Monday, September 27, 2010
The Murdoch uncertainty
Beneath the yellow warmth of the early morning sun, cool air carrying the slight dampness of the night before swirled lazily around us as Morgan and I discussed the basics of tennis. I stood on one side of the net while Morgan sat in his wheelchair on the other side. It was just Morgan’s second time playing, the first being the evening before as the dark blueness of twilight descended on the court painting everything the same shadowy indigo. We called it quits when the tennis balls seemed to fade in and out of existence as they flew through the air.
Now, in the brightness of day, we started again. As we conversed over the net, my dog radar suddenly went off and I turned to see another couple stepping from their car with tennis rackets, a Frisbee and a border collie.
“Oh, look!” I blurted out somewhat involuntarily and watched as the three of them entered through the gate and jogged past us with a friendly wave to the second court. I had seen this dog before playing Frisbee in the open grassy field that rolled away from the fenced in tennis courts towards a row of houses in the distance. Walking along the gravel path one day that winds through the open space I watched as this black and white dog flattened itself into the ground as though made of nothing more than shadows and felt the intense stare from a distance as her eyes remained glued to her owner and the blue Frisbee in her hand.
Today the collie took up position in the shade beneath a weather worn bench as her owners began to play. She focused intently on their every move, her entire world was there on that court, everything else faded away. I could feel her presence as Morgan and I hit the ball back and forth, the very air vibrated with her intense purpose, her unspent energy held at the ready, waiting for just one word.
When it finally came, the dog was on her feet and moving across the court with such ease and grace, it was as though she had never been lying still. She flowed out from under the bench, and moved like a steady, rolling river purposefully cutting its way through the landscape to retrieve one ball at a time. Somehow, she knew which of the yellow fuzzy balls belonged to her owners and which ones were ours.
“We should teach Murdoch how to do that,” Morgan said as we stopped play to watch.
“Yeah, right,” I said with a laugh, “Could you imagine it?”
I pictured his large black shape galumphing across the court after every ball, leaping up and catching them before they sailed over the net, each ball getting heavier and heavier as they became saturated with dog slobber. Somehow along the way I’m sure he would find himself tangled up in the net, ripping it to shreds in a panicked attempt to escape its evil clutches.
Morgan and I do a lot of surmising about Murdoch. It has become somewhat of a game that usually begins with “Can you imagine?” and ends with descriptions of mass destruction and chaos, sometimes unspoken and left completely up to the imagination.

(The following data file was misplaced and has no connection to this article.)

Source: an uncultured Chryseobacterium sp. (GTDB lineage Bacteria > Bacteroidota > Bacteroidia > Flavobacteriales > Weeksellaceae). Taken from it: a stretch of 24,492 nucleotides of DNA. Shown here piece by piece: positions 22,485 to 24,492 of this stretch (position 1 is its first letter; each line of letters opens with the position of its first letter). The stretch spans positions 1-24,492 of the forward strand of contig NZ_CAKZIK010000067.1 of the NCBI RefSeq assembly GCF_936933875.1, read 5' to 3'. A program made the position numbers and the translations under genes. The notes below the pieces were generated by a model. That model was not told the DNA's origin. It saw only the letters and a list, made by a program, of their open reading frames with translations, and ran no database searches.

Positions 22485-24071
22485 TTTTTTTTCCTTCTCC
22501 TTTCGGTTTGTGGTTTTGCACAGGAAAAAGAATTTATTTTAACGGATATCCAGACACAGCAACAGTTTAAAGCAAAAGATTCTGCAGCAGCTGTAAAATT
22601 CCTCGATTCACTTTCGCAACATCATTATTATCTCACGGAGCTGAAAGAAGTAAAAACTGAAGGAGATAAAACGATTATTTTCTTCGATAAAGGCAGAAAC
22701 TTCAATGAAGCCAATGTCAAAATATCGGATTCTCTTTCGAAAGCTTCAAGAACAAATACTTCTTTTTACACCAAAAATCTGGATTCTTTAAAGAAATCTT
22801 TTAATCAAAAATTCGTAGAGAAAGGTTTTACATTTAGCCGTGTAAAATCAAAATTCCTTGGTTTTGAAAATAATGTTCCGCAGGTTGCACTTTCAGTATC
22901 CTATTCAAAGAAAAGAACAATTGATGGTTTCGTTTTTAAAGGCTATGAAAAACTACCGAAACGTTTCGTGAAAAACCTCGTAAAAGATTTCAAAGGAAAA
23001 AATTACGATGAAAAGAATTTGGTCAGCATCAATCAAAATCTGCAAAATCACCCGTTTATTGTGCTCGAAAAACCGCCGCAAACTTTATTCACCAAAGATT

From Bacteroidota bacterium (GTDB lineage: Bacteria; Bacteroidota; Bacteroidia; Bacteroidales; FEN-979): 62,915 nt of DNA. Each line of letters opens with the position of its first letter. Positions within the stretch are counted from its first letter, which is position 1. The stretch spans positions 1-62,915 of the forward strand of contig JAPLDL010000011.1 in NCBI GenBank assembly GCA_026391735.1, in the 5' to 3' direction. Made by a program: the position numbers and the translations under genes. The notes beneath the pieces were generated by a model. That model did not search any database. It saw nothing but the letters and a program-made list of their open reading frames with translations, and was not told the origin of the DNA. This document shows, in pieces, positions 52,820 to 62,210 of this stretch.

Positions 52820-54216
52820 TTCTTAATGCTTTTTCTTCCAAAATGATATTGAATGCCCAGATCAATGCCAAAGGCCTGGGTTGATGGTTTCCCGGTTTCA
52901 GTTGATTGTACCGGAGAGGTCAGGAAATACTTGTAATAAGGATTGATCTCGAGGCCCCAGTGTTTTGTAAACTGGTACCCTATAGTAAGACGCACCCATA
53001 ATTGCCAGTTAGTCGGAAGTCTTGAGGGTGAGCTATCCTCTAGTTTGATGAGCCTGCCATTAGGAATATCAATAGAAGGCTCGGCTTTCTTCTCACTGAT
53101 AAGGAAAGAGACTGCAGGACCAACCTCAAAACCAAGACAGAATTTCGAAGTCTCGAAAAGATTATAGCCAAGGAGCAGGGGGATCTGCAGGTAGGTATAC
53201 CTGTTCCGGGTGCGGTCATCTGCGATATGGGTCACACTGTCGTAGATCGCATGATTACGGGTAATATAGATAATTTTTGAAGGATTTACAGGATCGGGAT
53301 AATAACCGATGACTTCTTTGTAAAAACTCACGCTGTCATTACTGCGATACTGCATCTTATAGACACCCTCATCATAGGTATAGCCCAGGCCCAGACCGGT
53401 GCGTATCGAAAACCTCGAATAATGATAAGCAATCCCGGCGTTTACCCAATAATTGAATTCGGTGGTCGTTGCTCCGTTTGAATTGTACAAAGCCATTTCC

Visiting Upper Canada Village in Cornwall, Ontario, Morgan comes flying down a ramp in his wheelchair and spooks a couple of horses pulling a wagon. “Oh my god, could you imagine if Murdoch were here?” Morgan says as we watch the coachman take control of the sidestepping horses. I just shake my head, picturing myself being dragged behind him as he lunged and barked maniacally at, first the horses, then the giant wagon wheel as it trundled by.
At a park with my nephew, I pause atop the play structure and spot away in the far corner an off-leash dog park. Through the chain-link fence I can see a crowd of dogs, tails waving happily in the air as though the canine community is meeting for a chat over morning coffee. If Murdoch were in the mix he would be like a fox loose in a chicken coop. I imagine the air suddenly full of multicoloured tufts of flying fur as the black tornado rips through the once pleasant playtime. Amidst the ensuing melee would erupt deep-throated, no-nonsense growls and barks and when the dust finally settled, Murdoch and I would be banned for life from any further attempts to play with other dogs. I would leave quietly and quickly, dragging Murdoch behind me who would no doubt still be trying to start something even as the gate slammed shut in his face.
In the backyard of my sister’s house I gaze into the deep blue, crystal clear water of the swimming pool. “If Murds were here,” I think, “We would never get him out of there.” I imagine his lanky body barreling so quickly down the stairs to the poolside that he trips himself up with his oversized feet. But that doesn’t stop him from launching himself through the air, a kamikaze leap into the pool, gangly legs flailing for a moment before the desperate splashing attempts to swim while inhaling every last drop of water. I imagine the hacking and gagging, the less-than crystal water becoming gray, a film of long hairs woven together on the surface of the pool, the giant hair clog in the filter, a less than welcome house guest.
Poor Murdoch. I think sometimes we don’t give him enough credit, letting our imaginations carry us completely away. Maybe he would be a good ball dog on the tennis court. For a moment I see him sitting up straight and tall on the sidelines, watching the ball fly back and forth over the net, waiting. When I say “Okay Murds!” he jerks to life, off and running, perhaps not as gracefully as the border collie - moving more like a train wreck waiting to happen than a gently rolling river - but he’s doing it. Perhaps we could teach him this I think. Murdoch is full of surprises I remind myself, and sometimes they’re even pleasant ones.